5. Tommy Herr
Tommy Herr got a cup of coffee with St. Louis in 1979 and played about a half-season worth of games the next season, not making much of an impression at that time. However, in 1981 campaign he earned a bit of MVP consideration and cemented himself as the starter at the keystone position.
Of course, the next year was a stellar one for the Cardinals, as the '82 teams defeated the Milwaukee Brewers in seven games to win their first World Series title since 1967, with Herr playing second base 135 times during the regular season.
Never a home run threat, Herr nevertheless had 110 RBI in 1985 while clearing the fence just eight times. He remains the last NL player to reach the century mark in ribbies while not achieving a double-digit homer total. A .302 average, .379 on-base percentage, and 97 runs scored earned Herr a fifth-place finish in MVP voting and his only All-Star appearance.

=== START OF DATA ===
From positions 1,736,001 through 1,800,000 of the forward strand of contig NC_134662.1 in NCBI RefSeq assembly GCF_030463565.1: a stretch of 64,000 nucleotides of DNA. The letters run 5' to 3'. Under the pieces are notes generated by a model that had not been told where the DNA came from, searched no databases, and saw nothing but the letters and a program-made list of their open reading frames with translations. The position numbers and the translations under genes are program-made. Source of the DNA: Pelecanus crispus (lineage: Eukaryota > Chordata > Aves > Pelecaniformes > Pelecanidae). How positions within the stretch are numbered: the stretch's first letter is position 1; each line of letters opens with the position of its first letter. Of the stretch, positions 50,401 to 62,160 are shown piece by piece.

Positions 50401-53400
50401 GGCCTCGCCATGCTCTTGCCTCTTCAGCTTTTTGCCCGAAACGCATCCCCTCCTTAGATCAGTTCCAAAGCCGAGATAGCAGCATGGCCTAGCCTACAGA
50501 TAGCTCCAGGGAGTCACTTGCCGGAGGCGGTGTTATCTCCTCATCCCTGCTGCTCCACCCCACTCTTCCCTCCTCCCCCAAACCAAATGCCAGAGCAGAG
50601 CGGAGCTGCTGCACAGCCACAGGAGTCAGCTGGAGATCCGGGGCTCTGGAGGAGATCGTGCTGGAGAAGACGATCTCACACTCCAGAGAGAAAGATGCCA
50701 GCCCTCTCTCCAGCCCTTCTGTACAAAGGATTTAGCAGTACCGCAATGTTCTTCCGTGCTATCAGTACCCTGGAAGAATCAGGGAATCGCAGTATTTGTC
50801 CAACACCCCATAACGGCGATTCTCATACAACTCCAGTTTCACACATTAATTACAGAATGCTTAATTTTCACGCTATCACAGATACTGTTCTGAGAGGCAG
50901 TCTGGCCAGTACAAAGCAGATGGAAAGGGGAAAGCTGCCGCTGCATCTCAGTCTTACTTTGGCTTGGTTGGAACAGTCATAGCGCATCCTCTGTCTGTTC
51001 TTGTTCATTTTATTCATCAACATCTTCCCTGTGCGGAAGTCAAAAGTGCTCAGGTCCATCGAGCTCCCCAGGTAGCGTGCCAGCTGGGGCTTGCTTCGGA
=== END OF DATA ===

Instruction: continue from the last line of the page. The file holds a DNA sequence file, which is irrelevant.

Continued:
That '85 season was the second time Herr and the Cardinals reached the World Series together, and they repeated the feat in 1987. Unfortunately, both of those Fall Classics ended in seventh-game losses for St. Louis, first to the Kansas City Royals, then to the Minnesota Twins. In 1988, those same Twins acquired Herr from the Cardinals, ending his time with his original franchise.
During his time in St. Louis, Herr recorded 1,021 hits, scored 498 times, drove in 435 runs, swatted a whopping 19 home runs, and stole 152 bases while hitting .274/.349/.355 in 1029 games. Never a real star, he was a consistent presence for the Cardinals during the '80s, one of the most successful decades in franchise history.